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Title: Marketing and performance : a thematic study of firms in the UK and Ghana
Author: Appiah-Adu, Kwaku
ISNI:       0000 0004 2691 4417
Awarding Body: Middlesex University
Current Institution: Middlesex University
Date of Award: 1998
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The issue being investigated in this thesis concerns the extent to which marketing practices impact upon business performance and how the competitive environment influences the market orientation-performance relationships in an industrialised nation and a developing economy. This thesis takes as its underlying theoretical framework, the marketing-performance paradigm of marketing strategy theory and practice and involves a thematic study of marketing practices, their relevance in different environmental scenarios and effects on a variety of performance measures. In order to determine the universal importance of marketing principles, the effects of various facets of marketing such as marketing culture, marketing effectiveness and market orientation on both customer-based and financial performance indicators, are investigated in the United Kingdom (UK) and Ghana. The contribution to knowledge stems from the systematic application of marketing principles to describe the behaviour of firms in a range of businesses and, on the basis of primary data, determine whether firms that engage in sound marketing practices, are characterised by relatively higher performance levels irrespective of the environment. This thesis contains eight empirical papers, one case study and one conceptual article on the U K and Ghana and the findings have been published/scheduled for publication in key internationally refereed journals in the management/ marketing fields. Within the U K context, issues relating to marketing culture, marketing effectiveness and their effects on various performance dimensions are explored. Moreover, the concept of market orientation, its impact upon measures of business effectiveness, efficiency and adaptability, and the extent to which environmental factors influence these relationships are examined. Sectors to which specific marketing constructs could be appropriately applied are selected for survey. These include marketing effectiveness in large organisations (over 500 employees), marketing culture in service firms, and market orientation in the small business (10 to 50 employees) and high technology (biotechnology) sectors. This approach facilitates a comprehensive testing of these different but related constructs in diverse contexts and provides useful conclusions on the efficacy of marketing principles in business practices. In the context of Ghana, the role of marketing is examined against the background of the International Monetary Fund's (IMF) structural adjustment policies (SAP). This is followed by a study of the effects of corporate culture on market orientation and a case study on performance of firms which have adapted successfully to the changes taking place in Ghana's liberalised economy through effective implementation of SAP-tailored marketing strategies. In addition, a comparison of the marketing activity-performance association among foreign and domestic firms is undertaken together with an investigation of the market orientation performance link and potential moderators of the relationship. Studying the role and effectiveness of marketing in these different scenarios provides invaluable insights into the relevance of marketing principles in a developing economy. Overall, this thematic approach facilitates a thorough exploration o f the significance of marketing practice in industrialised and developing economies and, more importantly, tackles the research question posed at the outset. Generally, the results indicate that in the UK, sound marketing practices exert a positive impact on performance while in Ghana, foreign firms' marketing practices are found to exert a greater effect on performance than those of domestic firms. Moreover, in the UK, a significant link between market orientation and performance emerges over a shorter period compared with a similar analysis in Ghana. Managerial implications o f the findings are subsequently highlighted and future research directions are identified and discussed.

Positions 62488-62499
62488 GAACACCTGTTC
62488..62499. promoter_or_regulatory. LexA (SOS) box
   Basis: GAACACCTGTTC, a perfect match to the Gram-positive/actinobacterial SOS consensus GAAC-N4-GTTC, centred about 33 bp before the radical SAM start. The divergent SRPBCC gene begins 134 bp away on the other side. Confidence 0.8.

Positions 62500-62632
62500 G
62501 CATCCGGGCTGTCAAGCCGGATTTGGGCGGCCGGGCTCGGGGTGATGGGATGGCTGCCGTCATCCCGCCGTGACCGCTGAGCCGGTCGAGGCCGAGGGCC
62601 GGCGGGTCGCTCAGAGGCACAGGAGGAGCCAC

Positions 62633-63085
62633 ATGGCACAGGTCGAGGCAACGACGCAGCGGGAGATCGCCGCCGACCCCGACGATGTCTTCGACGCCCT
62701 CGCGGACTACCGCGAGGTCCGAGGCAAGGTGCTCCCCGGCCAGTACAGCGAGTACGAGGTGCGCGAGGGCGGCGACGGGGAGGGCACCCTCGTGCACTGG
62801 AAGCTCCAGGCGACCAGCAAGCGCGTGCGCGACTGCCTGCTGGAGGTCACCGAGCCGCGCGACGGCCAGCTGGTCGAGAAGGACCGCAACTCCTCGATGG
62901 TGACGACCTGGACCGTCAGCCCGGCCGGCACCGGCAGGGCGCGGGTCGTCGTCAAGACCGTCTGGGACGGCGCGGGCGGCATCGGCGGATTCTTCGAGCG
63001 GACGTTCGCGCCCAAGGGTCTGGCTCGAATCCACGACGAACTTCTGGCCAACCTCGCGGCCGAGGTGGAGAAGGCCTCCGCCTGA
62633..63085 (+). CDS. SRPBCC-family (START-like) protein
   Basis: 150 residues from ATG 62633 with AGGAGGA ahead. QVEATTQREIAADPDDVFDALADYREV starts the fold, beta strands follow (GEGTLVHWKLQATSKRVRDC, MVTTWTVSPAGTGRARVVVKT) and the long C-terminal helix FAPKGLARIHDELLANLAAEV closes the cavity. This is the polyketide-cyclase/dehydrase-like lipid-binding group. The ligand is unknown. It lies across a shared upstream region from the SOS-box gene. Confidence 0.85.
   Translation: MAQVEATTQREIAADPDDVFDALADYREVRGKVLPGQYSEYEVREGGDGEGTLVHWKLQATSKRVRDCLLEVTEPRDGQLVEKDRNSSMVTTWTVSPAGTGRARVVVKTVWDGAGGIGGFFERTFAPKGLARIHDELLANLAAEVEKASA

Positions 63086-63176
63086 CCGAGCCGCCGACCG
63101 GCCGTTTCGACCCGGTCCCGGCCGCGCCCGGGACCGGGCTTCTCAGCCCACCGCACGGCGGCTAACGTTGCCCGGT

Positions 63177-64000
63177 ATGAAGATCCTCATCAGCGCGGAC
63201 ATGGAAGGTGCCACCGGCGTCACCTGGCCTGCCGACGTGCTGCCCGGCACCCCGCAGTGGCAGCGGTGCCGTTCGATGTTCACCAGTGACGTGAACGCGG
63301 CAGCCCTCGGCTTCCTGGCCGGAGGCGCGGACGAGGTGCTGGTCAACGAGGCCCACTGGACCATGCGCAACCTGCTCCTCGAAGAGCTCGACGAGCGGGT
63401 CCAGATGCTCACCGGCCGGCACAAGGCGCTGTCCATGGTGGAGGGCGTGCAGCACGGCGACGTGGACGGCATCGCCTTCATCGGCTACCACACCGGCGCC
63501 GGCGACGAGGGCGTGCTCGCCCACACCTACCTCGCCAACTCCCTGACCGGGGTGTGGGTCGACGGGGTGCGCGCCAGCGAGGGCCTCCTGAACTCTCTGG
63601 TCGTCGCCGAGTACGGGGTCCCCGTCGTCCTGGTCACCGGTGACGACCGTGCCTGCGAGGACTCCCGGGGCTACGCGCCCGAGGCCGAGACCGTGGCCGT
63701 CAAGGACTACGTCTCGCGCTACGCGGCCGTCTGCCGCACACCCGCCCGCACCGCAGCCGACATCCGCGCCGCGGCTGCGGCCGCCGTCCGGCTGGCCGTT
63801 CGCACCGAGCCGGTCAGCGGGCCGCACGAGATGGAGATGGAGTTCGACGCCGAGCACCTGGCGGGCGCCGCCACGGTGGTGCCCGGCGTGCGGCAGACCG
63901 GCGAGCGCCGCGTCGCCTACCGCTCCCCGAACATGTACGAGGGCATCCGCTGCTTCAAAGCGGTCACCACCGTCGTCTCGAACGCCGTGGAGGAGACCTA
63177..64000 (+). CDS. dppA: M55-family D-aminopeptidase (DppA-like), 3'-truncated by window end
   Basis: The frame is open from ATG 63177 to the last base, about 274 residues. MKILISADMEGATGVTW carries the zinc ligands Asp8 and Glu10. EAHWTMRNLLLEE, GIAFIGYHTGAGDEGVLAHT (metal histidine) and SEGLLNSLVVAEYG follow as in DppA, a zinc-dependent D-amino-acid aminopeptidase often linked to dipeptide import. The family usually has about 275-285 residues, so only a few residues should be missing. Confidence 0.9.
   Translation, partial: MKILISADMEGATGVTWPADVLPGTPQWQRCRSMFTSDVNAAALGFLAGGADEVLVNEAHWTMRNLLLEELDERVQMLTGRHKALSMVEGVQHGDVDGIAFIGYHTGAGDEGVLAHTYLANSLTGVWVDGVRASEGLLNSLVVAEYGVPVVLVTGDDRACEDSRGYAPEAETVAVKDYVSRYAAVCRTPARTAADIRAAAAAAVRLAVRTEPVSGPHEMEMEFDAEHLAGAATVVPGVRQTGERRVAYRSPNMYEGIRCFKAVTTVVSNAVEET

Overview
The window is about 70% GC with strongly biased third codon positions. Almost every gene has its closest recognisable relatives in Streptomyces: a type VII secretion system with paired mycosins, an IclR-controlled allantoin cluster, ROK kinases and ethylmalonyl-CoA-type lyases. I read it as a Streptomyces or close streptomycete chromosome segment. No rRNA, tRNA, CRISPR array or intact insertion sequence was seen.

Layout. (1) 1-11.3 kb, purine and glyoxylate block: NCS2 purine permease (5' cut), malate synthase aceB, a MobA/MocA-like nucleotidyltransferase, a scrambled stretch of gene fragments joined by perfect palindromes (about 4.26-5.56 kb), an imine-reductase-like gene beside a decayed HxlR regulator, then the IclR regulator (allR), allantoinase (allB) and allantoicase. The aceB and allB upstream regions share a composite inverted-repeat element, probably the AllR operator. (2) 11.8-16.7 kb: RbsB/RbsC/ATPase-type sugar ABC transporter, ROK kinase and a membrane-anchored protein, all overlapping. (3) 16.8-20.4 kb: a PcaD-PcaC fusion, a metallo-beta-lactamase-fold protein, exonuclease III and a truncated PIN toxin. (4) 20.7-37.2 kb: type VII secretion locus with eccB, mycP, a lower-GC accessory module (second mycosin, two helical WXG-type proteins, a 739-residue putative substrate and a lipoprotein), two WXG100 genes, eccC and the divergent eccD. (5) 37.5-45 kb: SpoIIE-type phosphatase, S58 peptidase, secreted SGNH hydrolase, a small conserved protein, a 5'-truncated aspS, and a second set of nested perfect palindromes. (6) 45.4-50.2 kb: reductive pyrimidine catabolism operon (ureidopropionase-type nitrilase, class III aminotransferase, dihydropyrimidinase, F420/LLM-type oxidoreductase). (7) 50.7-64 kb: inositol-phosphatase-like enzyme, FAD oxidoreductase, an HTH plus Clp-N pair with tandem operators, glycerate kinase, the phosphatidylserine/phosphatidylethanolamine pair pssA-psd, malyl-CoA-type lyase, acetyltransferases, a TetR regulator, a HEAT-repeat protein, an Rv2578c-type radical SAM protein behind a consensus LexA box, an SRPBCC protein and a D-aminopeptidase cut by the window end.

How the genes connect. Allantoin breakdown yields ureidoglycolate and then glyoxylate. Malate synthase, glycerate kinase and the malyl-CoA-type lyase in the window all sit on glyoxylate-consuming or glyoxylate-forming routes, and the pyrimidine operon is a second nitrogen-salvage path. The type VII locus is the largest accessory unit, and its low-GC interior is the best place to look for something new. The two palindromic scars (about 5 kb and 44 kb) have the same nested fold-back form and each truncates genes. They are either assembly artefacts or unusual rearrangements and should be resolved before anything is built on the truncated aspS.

Supervisor: Not available Sponsor: Not available
Qualification Name: Thesis (Ph.D.) Qualification Level: Doctoral
EThOS ID:  DOI: Not available